It can be a tough transition. “The challenge is creating a site that really anticipates and reflects the critical points in the workday of your community of readers,” says Alison Johns, vice president, e-media, business information group at Access Intelligence. “For example, my products, as they evolve out of monthly magazines and into daily Web sites, have never been news-led. We’ve focused our build-outs on appealing to our readers’ needs for how-to and tutorial information.”News is an easy target for publishers that desire a consistent level of content turnover, but in Johns’ case, news was not what users were looking for on her site, Studiodaily.com. “We did grow at first in the direction of news but realized that where we could offer the most to our community was by giving them rich media tutorials.”Content for Studiodaily.com has coalesced around what the users are interacting with the most. “The number-one destination on the site is the blog, not the news,” says Johns. “Now what we do is present the areas that we think will be the most engaging in the first scoop and that is still blogs, training and news.”Fluid NavigationCategories and taxonomy certainly matter, particularly since magazine publishers often cover markets that contain a variety of vertical niches. Forbes.com, for example, which has 15 million to 20 million uniques per month, has a navigation system crafted around nine main verticals, with a number of subcategories under each. Tracking visitor patterns helps determine what content users are interested in.“We’ll track on a very direct basis our high usage pages like the index pages for the channels and the home page for the site,” says Jim Spanfeller, president and CEO of Forbes.com. “And we certainly will look at page views per session, page views per unique, time per session, time per unique, and so on.”But some publishers are finding that a much more fluid presentation of content is gaining popularity among users. Particularly when content means anything from text to video to audio. “Navigation, when you used to design it, was set in stone,” says Johns. “But now there’s much more flexibility.”While you want to make sure that visitors can use multiple techniques to find what they’re looking for—navigation bars, search, related content, and others—relying on a rigid hierarchy may backfire. “A lot of us have a tendency to get carried away with the need for identifying a ton of content buckets on the site,” says Scott McKenzie, vice president and editorial director of Nielsen Business Media’s digital division. “But you’re actually doing a huge disservice to the audience. If you think about how you use sites that you visit every day you tend to do two things: You use the home page or you use search.”Accordingly, McKenzie is leading a redesign of most of Nielsen’s Web sites. Billboard.com, for example, now has a modular, three-column design that incorporates a variety of content types while still offering a tabbed navigation scheme across the top of the page.The home page displays a mix of every content type, giving users a variety of ways to interact with the site. It’s a strategy that’s particularly important for what’s essentially the gateway. “The home page is like a mini TOC,” says Eric Shanfelt, vice president of e-media at enthusiast publisher Aspire Media. “It’s giving you a preview into everything that’s going on in the site.”To illustrate, McKenzie’s redesign of Billboard.com brought video to the forefront, which used to be clicks away. “We had a lot of video content that we were producing and had it in a sub-navigation area and people were just not finding it. When we re-skinned, the video usage went up 300 percent.”Keep It in the FamilySo content types are blending under content categories, but they should also be accessible in standalone “media centers.” This is all part of giving users redundant methods of finding what they want. “Every piece of content really winds up being categorized in one of two ways,” says Shanfelt. “It’s defined by the kind of content it is and the category or categories in which it fits. So if I’m navigating by topic I’ll find it or if I’m navigating by type I’ll find it.”There’s also huge importance in arranging and attracting related content subjects, especially from the search function. “People are lazy. They don’t want to browse,” continues Shanfelt. “They want to search and bring up all the results. When I search, I’m not just looking for an article. Show me everything that you have that’s related to this question, whether it’s a forum thread, a video, an article, whatever.”Navigation used to reflect taxonomy but it doesn’t anymore, adds Johns. “Nor should it,” she says. “You need to have the ability to pull that information of what’s associated so people can go deeper into a particular topic.”So, when constructing, or even rebuilding, a site, what comes first—taxonomy or navigation? The taxonomy may come first, but navigation is not far behind, and often merges with it as the site build progresses. “I start with the database,” says Johns, referring to building the taxonomy into the CMS. “I start with what the community wants now and how we can differentiate from the competition. It’s about how you’re going to taxonomize the information your community needs and then how you prioritize it—what you float to the top and what you put off to the edges. You have to understand their needs and then you map that to your database and then map your navigation to that.”Web Site Architecture and Navigation: 6 Tips1. Start with the database (taxonomy) by focusing on what your users want, then build the navigation scheme on top of that. 2. Content categories should have their own mini-homepages, or information centers, where users have access to content associated to that one category. 3. If you’re rebuilding your site, examine the old site’s search logs. This will provide insight into not only what users are looking for, but the language they use. Categorize your content accordingly. 4. Don’t skimp on internal search functionality. You may have great content in a variety of formats, but if people can’t find it and link to related content, it’s useless. 5. Integrate all content types—video, audio, text, etc.—that belong to a certain category. Don’t isolate your video content on a video page, for example. 6. Weed out or de-emphasize short, one-off posts from search results. Users are typically looking for substantial content, not a two-sentence blog post that might have had value in its day, but no archival value. Site design and architecture changes almost as quickly as the Internet technology that drives it. As publishers work their way through site rebuilds, developers must keep a sharp lookout on the horizon for changing trends. When it comes to organizing content, however, publishers can all agree on two things (for now): There’s content type and content topic. No longer simply concerned with arranging text-based content, publishers have a buffet of multimedia assets that must be displayed and arranged—often under myriad vertical niches—in a way that facilitates the best user interaction and navigation. Trends are pointing toward simple, easy-to-use, modular architectures that blur the lines between content type—text, video, audio—while simultaneously corralling it into defined information centers.The Experience MattersThe first thing to recognize, says Jakob Nielsen, principal of the Nielsen Norman Group, a Web site design and usability consultancy, is that user needs are different online than they are in print. It’s an obvious distinction but one that forms the foundation of an online experience. “In print, people are very issue-oriented and it’s also a more immersive experience where they’ll sit and leaf through the whole issue,” adds Nielsen. “Online is the opposite. It’s much more goal-driven and solution-oriented.”Building a Web site’s information architecture springs from the way the audience will use it, and fundamentally, this originates from a need to solve a problem or answer a question. “That then begs the question of what the proper hierarchy should be,” says Nielsen. “There is no specific answer to that because it depends on the market but think of it from a problem perspective and try to structure it around answers to those problems.”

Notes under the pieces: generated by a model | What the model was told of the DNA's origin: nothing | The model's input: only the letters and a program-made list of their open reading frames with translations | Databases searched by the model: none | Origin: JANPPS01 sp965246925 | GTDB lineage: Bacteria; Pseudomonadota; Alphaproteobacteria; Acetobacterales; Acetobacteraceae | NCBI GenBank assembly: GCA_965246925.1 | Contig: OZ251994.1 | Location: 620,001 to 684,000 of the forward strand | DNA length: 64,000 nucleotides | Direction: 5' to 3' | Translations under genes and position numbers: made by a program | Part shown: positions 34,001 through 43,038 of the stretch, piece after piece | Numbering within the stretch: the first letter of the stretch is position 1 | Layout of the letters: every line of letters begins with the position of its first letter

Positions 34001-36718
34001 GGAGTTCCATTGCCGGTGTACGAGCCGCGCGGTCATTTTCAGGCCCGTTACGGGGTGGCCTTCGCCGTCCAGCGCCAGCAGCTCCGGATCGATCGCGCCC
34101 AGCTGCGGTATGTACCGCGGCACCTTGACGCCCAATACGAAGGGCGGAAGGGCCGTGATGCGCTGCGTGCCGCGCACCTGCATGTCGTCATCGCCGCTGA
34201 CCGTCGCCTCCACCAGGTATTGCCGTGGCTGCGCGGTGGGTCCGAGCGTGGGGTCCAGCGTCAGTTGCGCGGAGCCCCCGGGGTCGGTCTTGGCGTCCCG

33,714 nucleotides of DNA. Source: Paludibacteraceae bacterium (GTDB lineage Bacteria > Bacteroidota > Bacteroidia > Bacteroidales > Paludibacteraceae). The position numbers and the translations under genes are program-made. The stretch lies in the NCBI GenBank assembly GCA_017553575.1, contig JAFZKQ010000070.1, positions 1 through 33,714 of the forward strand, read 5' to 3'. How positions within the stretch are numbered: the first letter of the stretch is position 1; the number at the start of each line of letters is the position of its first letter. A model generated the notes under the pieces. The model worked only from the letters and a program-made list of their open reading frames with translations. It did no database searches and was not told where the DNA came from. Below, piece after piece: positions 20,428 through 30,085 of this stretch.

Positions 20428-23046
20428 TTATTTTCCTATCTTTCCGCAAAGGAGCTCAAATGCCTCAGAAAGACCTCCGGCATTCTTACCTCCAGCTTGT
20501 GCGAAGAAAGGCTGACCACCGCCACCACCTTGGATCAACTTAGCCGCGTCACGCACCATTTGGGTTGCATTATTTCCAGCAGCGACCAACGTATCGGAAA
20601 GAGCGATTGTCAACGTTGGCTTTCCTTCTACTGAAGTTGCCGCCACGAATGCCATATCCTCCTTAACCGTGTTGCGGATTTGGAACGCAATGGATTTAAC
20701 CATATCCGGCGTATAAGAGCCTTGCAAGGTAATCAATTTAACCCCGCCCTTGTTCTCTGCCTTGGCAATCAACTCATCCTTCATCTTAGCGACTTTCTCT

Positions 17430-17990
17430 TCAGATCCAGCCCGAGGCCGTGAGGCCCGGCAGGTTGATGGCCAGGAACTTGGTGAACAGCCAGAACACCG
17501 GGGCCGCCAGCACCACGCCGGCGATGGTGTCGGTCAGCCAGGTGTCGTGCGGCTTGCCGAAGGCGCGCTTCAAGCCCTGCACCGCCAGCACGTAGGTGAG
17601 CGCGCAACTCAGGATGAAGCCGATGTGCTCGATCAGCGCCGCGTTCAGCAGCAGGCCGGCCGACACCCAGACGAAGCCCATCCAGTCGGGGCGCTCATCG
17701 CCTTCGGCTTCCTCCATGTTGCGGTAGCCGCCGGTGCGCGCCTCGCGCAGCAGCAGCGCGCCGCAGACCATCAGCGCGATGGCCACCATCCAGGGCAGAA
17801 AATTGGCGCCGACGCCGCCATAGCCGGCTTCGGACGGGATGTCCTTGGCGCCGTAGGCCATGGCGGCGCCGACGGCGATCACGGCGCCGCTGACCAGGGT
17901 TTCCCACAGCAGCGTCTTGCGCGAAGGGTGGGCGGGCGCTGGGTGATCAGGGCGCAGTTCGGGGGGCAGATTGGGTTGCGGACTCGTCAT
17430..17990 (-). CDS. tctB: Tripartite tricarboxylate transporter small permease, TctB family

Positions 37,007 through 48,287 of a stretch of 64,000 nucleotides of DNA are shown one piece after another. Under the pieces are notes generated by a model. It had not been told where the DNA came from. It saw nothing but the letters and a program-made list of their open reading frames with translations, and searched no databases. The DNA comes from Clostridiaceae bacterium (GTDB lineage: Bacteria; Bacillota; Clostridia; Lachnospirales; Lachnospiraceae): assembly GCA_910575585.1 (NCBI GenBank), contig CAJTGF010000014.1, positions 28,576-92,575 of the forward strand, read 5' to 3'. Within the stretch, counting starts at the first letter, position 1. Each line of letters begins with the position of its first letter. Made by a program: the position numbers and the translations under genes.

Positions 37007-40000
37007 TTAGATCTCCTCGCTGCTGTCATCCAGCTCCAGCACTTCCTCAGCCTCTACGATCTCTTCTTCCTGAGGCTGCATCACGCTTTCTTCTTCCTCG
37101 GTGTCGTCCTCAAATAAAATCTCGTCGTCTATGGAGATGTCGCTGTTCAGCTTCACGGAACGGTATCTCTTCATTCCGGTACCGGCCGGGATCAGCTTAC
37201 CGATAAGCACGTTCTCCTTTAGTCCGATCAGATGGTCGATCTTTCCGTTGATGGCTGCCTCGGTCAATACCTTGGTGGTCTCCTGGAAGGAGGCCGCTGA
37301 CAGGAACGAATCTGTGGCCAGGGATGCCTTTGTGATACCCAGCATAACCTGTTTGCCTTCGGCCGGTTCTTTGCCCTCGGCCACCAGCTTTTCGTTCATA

WILMINGTON, MA — Attention all 5th graders living in Wilmington! Have you heard about the Wilmington Youth Center? Are you curious as to what the 6th, 7th and 8th graders are doing? Are you waiting anxiously until you become a member?The Youth Center Board invites you to a Preview Night on Friday, March 15, 2019, from 7pm to 9pm, to give you the opportunity to come by and check out the Center! The Center is located in Villanova Hall (126 Middlesex Avenue), behind St. Thomas Church.The Youth Center offers a variety of activities, including:Board GamesJuke BoxFoosballPing PongBilliardsVideo Games for: PlayStation 3 / PlayStation II / WII / X-Box KinectVideo Arcade Room and Arcade-Style BasketballThrough the season, the Center sponsors craft nights, whiffle ball, and DJ dancesPizza, soda and candy are also available for purchase each weekThe Wilmington Youth Center has responsible adult supervision on duty from the time the Center opens until after the children have been picked-up. There is no registration fee for this “Preview Night.” Parents are asked to accompany their children in on this evening to leave a contact number with the Center. Like Wilmington Apple on Facebook. Follow Wilmington Apple on Twitter. Follow Wilmington Apple on Instagram. Subscribe to Wilmington Apple’s daily email newsletter HERE. Got a comment, question, photo, press release, or news tip? Email email@example.com.Share this:TwitterFacebookLike this:Like Loading… RelatedWilmington Youth Center To Hold Preview Night For 5th Graders On March 4In “Community”5 Things To Do In Wilmington On Friday, March 15, 2019In “5 Things To Do Today”WILMINGTON GIVES: Wilmington Youth Center Seeks Video Game DonationsIn “Community”
A picture taken on 26 May 2018, shows a car stuck in a flooded street in the southern city of Salalah as the country prepares for landfall of Cyclone Mekunu. Photo: AFPBangladesh has sought India’s support for rescuing its nationals if anybody is found in danger, after a powerful cyclone struck Oman’s Salalah city killing at least three people including a 12-year-old girl.India has sent its two rescue ships of its Navy to Oman.“I have talked to Indian state minister for external affairs MJ Akbar to help rescue Bangladeshis if anybody is affected by the cyclone,” state minister for foreign affairs M Shahriar Alam said in a Facebook message.MJ Akbar assured his Bangladesh counterpart of providing support like they did while conducting rescue operation in Yemen, reports UNB.Shahriar said Bangladesh officials will go to the affected areas once Salalah airport resumes operation.Cyclone Mekunu caused flash flooding that tore away some roads and submerged others in Salalah, the country’s third-largest city, leaving drivers stranded, reports AP on Saturday.Strong winds knocked over street lights and ripped off roofs. The cyclone also struck neighbouring Yemen on Saturday.Fast-moving waters from the rain and storm surge flooded normally dry creek beds.Tourist beaches were littered with debris and foam from the Arabian Sea.Captain Tarek al-Shanfari of Royal Oman police said the 12-year-old girl had been hit in the head by a door torn off by the wind.An Asian person died in a flooded valley and an Omani national in a 4×4 was killed when his vehicle was swept away, Shanfari said.Shahriar Alam said many Bangladesh nationals remain engaged in fishing in sea.Bangladesh mission is in touch with other missions and authorities in Oman to get updated information.Shahriar Alam hoped that there would not be many casualties as they were given alarm beforehand.He urged all to keep Bangladesh nationals living in Salalah in their prayers.Yemeni officials also reported damage in the east of the country along the border with Oman, reports AP.Rageh Bakrit, the governor of al-Mahra province, said strong winds had destroyed houses and taken out communication lines and water services.He said there were no deaths in the province.India’s meteorological department described the cyclone as “extremely severe”, with sustained winds of about 110mph (177km/h).Parts of Salalah, a city of about 200,000 people, lost power as the cyclone made landfall.The airport, which has been closed since Thursday, will reopen early on Sunday, Oman’s civil aviation authority said.Salalah’s port is a key gateway for the country.Salalah and the surrounding area received nearly 11in (278mm) of rain, nearly three times its annual amount.